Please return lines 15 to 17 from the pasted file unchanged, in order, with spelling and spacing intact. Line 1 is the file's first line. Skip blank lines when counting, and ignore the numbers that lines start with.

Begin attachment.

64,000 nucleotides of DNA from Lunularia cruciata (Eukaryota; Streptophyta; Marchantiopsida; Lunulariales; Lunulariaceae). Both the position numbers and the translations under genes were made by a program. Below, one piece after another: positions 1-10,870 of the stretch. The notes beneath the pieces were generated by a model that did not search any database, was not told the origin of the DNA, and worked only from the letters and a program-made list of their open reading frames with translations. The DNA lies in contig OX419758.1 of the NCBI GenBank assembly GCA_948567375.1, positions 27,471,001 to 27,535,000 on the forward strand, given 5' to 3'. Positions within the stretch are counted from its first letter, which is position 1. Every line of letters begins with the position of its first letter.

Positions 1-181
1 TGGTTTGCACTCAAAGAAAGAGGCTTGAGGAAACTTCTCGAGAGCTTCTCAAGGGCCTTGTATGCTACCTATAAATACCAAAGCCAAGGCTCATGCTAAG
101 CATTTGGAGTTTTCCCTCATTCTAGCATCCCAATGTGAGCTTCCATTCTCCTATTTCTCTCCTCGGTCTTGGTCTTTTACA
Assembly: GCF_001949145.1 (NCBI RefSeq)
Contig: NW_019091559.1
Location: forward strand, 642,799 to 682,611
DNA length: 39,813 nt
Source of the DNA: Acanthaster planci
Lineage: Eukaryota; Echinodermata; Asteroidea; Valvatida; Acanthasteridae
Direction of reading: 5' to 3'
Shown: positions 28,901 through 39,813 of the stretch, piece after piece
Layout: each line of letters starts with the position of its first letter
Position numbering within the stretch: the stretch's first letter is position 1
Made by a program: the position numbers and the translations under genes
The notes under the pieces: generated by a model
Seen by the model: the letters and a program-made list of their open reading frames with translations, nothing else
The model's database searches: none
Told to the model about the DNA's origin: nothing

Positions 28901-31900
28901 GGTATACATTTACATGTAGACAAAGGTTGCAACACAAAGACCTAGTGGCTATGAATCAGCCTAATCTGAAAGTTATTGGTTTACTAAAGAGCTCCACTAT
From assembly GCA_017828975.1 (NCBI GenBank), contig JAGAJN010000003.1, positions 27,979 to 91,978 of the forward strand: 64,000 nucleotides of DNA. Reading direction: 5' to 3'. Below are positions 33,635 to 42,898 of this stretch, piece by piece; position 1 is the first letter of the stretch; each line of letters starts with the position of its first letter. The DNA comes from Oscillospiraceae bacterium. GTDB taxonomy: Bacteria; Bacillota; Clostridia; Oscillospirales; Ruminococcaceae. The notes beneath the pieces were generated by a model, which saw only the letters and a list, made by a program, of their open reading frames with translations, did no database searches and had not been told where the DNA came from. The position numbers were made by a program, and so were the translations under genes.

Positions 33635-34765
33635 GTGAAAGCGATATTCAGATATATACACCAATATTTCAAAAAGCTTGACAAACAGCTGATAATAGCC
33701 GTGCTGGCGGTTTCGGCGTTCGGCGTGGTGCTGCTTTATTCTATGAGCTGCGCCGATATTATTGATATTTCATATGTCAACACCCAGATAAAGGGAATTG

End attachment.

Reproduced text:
Made by a program: the position numbers and the translations under genes
The notes under the pieces: generated by a model
Seen by the model: the letters and a program-made list of their open reading frames with translations, nothing else